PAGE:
Click here for updates on the evolving COVID-19 situation at Rice
Rice University’s Student Newspaper — Since 1916

Friday, December 03, 2021 — Houston, TX °

SA should not discourage fiery rhetoric

By Thresher Editorial Board     9/17/14 2:44pm

At the most recent Student Association meeting, SA President Ravi Sheth and other SA members expressed concerns over what they considered to be the aggressive wording of the legislation opposing the CUC drop limit proposal (see p. 1). Another point of contention raised in the meeting was whether such a formal mode of expressing disapproval was constructive or appropriate. The Thresher believes that, by critiquing the language of the proposal, SA members distract from the function of the legislation, which is to act as a permanent record of student response to administrative actions.

Focusing on the rhetoric instead of the content of legislation diminishes serious discussion of issues important to students. Student-led efforts to respond to administrative actions should be supported and intelligently discussed instead of dismissed for their tones. Students should feel secure in voicing their opinions, no matter how rhetorically strong and oppositional, within outlets designed for the purpose, such as the SA.

More generally, the student body should feel secure knowing that opposition to the administration is an important aspect of a healthy campus dialogue. The administration should not discourage students from voicing their opinions, but should instead listen closely to what the entire student body believes, not just the SA president.



In the past few years, The Rice Student Association has not once voted against a proposal introduced by the administration or faculty. Rather, the SA’s preferred mode of action seems to be to introduce legislation in support of proposals, which is subsequently either accepted (in the case of a “yes” vote) or tabled indefinitely (in lieu of a definitive “no”). On a campus where collaboration with the administration is encouraged and vocal disagreement dismissed for its rhetoric, students must reclaim the spaces designed specifically for the vocalization of their concerns.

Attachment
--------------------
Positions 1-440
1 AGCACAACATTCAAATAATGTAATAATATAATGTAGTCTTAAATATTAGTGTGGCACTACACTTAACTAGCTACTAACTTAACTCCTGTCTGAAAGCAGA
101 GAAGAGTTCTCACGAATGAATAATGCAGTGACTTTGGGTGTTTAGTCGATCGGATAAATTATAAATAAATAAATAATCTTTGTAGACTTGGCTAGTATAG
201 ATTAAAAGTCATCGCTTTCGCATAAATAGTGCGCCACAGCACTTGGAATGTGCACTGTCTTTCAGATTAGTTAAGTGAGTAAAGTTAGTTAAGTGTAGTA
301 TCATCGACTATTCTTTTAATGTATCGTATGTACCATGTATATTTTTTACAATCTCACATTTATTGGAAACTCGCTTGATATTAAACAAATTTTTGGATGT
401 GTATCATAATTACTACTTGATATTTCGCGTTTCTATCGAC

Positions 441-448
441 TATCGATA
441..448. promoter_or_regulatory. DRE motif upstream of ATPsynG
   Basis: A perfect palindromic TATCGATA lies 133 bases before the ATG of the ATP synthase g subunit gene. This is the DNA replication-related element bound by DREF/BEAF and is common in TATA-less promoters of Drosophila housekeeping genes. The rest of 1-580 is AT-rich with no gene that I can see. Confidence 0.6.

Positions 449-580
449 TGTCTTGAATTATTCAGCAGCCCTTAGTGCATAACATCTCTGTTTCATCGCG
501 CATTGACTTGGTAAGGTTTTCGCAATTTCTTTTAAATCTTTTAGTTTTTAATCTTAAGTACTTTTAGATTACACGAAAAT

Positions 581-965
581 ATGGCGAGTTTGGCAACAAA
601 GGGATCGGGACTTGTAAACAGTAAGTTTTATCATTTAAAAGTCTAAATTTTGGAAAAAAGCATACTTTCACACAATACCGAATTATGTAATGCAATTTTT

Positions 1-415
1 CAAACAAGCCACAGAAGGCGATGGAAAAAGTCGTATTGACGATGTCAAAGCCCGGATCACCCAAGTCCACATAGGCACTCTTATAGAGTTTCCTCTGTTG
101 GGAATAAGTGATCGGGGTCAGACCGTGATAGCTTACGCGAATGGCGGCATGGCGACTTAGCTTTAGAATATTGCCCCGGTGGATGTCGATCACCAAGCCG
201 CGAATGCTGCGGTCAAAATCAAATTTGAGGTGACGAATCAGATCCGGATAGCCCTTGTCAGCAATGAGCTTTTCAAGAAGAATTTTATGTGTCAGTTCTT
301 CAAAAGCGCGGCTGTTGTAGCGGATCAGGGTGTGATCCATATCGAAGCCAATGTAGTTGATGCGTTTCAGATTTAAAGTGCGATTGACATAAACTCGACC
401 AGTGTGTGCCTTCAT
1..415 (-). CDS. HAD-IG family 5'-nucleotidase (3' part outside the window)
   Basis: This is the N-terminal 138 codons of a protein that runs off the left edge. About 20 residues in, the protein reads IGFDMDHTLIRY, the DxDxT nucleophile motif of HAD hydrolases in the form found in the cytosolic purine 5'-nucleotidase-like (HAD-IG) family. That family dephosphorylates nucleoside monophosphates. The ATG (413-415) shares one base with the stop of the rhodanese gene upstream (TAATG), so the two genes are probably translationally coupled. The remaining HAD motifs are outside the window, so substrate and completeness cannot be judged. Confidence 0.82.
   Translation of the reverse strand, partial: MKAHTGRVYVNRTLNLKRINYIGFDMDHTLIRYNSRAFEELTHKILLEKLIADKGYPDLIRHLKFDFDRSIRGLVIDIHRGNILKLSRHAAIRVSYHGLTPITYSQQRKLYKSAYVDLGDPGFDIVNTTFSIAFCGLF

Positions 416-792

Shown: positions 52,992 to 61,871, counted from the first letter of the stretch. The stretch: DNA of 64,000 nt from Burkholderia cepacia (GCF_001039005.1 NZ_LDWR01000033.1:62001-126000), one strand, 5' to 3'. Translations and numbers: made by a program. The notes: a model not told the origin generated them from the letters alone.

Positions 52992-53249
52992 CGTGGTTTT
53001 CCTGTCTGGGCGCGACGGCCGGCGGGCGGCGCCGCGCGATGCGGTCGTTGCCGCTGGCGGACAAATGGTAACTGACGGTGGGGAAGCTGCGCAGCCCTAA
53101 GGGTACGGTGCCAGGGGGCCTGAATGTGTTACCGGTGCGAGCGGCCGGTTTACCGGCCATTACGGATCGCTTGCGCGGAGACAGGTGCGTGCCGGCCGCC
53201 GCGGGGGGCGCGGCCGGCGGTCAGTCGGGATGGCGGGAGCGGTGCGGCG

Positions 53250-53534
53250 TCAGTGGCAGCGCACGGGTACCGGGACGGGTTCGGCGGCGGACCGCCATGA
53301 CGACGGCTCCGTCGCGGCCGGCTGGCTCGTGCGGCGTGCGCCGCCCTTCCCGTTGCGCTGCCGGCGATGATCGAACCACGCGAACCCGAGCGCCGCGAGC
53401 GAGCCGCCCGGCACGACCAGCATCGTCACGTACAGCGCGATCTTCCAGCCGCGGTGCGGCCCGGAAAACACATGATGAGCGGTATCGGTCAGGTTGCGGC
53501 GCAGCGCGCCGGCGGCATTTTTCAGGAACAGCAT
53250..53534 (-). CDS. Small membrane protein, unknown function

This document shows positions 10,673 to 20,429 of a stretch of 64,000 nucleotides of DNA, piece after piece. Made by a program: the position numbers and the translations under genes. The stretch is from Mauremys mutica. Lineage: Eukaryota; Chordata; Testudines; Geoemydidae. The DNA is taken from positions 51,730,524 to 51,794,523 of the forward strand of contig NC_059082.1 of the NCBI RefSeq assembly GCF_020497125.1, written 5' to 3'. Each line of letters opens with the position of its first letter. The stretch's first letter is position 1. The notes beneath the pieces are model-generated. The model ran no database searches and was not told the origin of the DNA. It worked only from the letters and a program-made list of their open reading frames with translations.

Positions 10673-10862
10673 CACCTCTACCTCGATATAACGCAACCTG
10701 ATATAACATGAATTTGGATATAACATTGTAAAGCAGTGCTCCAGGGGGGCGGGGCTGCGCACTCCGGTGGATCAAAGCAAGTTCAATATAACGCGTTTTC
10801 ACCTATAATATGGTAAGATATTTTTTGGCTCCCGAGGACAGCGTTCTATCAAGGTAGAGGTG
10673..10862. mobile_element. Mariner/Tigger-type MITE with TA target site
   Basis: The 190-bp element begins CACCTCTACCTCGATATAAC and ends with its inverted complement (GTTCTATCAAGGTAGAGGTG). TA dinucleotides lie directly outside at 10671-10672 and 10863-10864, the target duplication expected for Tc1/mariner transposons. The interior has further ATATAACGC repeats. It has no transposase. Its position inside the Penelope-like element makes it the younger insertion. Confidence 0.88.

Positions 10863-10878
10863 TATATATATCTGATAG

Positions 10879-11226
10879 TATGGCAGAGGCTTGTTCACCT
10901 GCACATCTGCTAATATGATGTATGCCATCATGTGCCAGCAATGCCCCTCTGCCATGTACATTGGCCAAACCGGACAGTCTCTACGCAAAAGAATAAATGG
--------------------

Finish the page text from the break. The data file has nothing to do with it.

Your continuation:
Unsigned editorials represent the majority opinion of the Thresher editorial staff. All other opinion pieces represent solely the opinion of the piece’s author.



More from The Rice Thresher

OPINION 11/30/21 11:21pm
It’s past time to bring Chick-fil-A back to The Hoot

For those of you who are seniors, you’ll remember a campus controversy that broke out in April 2019 when The Hoot announced its decision to stop serving Chick-fil-A amid criticism of its donations to three organizations — the Salvation Army, the Paul Anderson Youth Home and the Fellowship of Christian Athletes — that have taken anti-LGBTQ+ stances. When the policy took effect the following fall, I spoke out against the decision in this paper, arguing the secondary boycott was nothing more than token enforcement of an unworkable standard. I still believe that we shouldn’t take into account political considerations when we eat. But The Hoot didn’t budge, and the controversy quickly faded away. I have close friends on both sides of the issue, so I didn’t push the matter any further.

OPINION 11/30/21 11:19pm
We need proactive academic policies

We’re nearing the end of another semester in the COVID-19 pandemic, filled with policy changes requiring flexibility from administration, faculty and students alike. We appreciate the administration’s responsiveness to the evolving pandemic, but the continuous changes are not without consequences. This semester has been hard on many students’ mental health due to insufficient academic accommodations on top of pandemic-related stress. While we understand the necessity in being flexible with COVID policies due to the ever-changing nature of the pandemic, administration and professors should recognize the impact this has on students and their mental health, and be proactive in accounting for this.


Comments

Please note All comments are eligible for publication by The Rice Thresher.